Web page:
Dutch should stream kids for school at a later age, education council says
The Dutch education system needs to be overhauled so that pupils are no longer selected for secondary school at the age of 12, the Dutch education council Onderwijsraad says in recommendations for the next government.
The current system, by which children are streaming into trade school (vmbo), pre college (havo) or pre university (vwo) at the age of 12 leads to unequal opportunities in later life, the council says.
In particular, clever children from disadvantaged backgrounds may fail to reach their full potential because of early selection, the council said. Earlier this week school inspectors also called for the primary school leaving exam, or Cito, to be scrapped.
‘Research after research has shown the education system does not contribute to equality of opportunity,’ council chairwoman Edith Hooge said. ‘We are calling on the next cabinet to come up with an education system that does justice to the capacities of all pupils, so that they, the economy and society can profit.’
The Dutch system has been criticized in the past for its rigid approach to streaming. Once placed in a certain category, it is more difficult to move up to a different level of education because so many secondary schools only offer one type.
The proportion of mixed ability first year classes, known as brugklassen or bridge classes in Dutch, has gone down from 70% to 55% over the past 10 years. Some 54% of 12-year-olds currently go to vmbo schools, while 22% are in pre-university streams and 24% in pre-college streams.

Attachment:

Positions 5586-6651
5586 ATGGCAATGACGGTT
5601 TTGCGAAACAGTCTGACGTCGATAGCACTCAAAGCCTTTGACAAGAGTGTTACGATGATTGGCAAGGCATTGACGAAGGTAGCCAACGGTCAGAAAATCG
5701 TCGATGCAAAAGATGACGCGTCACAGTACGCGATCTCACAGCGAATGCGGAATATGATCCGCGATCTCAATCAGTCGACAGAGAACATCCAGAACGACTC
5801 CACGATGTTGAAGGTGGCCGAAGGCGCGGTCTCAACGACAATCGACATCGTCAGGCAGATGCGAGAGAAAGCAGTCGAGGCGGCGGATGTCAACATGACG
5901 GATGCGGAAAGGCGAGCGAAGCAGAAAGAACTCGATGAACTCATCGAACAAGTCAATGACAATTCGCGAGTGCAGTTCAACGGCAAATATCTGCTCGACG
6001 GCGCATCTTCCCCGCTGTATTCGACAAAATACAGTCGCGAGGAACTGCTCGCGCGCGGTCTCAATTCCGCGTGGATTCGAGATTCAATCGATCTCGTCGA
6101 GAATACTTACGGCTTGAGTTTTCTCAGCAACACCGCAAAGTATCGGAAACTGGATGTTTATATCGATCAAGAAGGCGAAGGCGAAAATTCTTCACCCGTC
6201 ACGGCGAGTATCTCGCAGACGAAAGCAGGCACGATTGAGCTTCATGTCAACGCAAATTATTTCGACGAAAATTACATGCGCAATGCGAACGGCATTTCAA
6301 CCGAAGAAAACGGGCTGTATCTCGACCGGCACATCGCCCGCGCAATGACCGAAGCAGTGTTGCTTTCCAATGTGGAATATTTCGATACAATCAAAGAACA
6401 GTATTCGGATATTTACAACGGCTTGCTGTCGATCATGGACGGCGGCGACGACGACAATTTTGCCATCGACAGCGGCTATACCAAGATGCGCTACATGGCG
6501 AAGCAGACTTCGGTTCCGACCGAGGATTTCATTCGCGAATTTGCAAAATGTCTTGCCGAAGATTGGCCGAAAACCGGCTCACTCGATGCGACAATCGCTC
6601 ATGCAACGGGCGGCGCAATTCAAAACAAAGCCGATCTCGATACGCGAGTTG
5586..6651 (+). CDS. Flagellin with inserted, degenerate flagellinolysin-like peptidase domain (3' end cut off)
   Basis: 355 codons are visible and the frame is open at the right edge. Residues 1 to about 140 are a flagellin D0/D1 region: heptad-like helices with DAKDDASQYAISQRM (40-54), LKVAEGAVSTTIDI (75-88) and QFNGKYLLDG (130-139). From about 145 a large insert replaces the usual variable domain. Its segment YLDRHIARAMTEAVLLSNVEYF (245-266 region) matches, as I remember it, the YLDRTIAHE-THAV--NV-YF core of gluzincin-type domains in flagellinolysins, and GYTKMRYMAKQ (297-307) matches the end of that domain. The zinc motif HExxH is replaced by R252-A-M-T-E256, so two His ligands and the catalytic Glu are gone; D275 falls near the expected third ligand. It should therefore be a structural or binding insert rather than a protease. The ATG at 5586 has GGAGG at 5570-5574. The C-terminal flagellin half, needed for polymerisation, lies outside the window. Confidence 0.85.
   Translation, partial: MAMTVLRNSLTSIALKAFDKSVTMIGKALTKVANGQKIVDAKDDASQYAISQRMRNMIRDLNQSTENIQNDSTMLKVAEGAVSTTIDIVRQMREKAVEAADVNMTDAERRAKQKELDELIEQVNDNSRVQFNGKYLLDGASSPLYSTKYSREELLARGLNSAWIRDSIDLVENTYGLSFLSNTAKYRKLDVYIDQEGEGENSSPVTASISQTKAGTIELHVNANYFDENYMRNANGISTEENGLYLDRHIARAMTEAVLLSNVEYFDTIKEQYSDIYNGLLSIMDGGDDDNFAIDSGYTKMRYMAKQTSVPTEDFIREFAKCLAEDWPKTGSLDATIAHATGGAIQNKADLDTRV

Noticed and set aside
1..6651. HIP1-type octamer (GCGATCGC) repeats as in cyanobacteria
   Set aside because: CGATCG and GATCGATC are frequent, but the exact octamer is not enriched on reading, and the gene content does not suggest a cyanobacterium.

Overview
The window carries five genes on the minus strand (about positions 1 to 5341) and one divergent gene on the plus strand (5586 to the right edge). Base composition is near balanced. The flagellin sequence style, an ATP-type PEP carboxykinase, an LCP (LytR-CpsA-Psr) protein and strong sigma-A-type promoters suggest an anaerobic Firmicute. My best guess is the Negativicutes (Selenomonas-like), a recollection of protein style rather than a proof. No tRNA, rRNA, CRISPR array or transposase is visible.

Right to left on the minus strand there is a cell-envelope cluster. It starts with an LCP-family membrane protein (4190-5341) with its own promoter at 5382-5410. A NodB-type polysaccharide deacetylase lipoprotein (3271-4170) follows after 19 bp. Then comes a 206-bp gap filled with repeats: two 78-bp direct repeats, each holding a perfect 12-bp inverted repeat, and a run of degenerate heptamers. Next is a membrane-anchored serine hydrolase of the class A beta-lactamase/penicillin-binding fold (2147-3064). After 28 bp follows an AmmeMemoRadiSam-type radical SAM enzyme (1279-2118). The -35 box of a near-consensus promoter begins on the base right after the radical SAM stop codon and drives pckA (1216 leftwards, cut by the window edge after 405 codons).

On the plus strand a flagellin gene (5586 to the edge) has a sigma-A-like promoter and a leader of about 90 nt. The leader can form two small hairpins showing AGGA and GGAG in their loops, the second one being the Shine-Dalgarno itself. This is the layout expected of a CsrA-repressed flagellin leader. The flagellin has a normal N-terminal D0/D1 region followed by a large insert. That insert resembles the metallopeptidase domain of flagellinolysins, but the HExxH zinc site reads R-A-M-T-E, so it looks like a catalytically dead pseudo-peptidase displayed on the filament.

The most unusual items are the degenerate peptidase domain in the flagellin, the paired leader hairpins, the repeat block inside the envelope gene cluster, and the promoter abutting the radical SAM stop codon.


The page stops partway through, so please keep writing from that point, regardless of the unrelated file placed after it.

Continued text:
School inspectors have also warned of the ‘unacceptable’ inequality in Dutch education because children of well-educated parents are scoring better in final primary school exams than children of equal intelligence from more disadvantaged backgrounds.
For example, well-educated parents are more involved in the choice of school and invest money in tutors, homework classes and training in exam techniques. Their children are also more likely to be labelled dyslexic or as having adhd, which also entitles them to extra teaching time.
The government’s socio-cultural advice group SCP said earlier this year that the lack of contact between different social groups at a school level can lead to increased segregation in society as a whole.
The problem is particularly acute in cities, where most schools are segregated and children rarely meet those from other streams, the researchers say. ‘ In this way, secondary education is far removed from its goal of teaching pupils to live together as citizens in a complex and diverse society.’
The education council is now recommending that pupils go through a three year ‘bridging’ period during which time they will all be able to develop and decide what sort of follow up education is best suited to them.
But selecting at a later age is not the only issue, the council says. It also recommends more focus on tailor made education per child, so that they can move between different groups and levels. This would also benefit highly intelligent children who may face few challenges at the moment, the council says.
Pauline Scheltema, chairwoman of the independent gymnasium association (SVZG) has described the report as ‘a utopian vista with far-reaching consequences’ which will not serve the most able pupils.
Gymnasiums cream off the highest scoring pupils at age 12 and teach Latin and Greek as well as the regular curriculum.
‘Our pupils are often unhappy at primary school because they were not stretched enough,’ she told the Volkskrant. ‘They end up in a gymnasium where they are finally challenged.’
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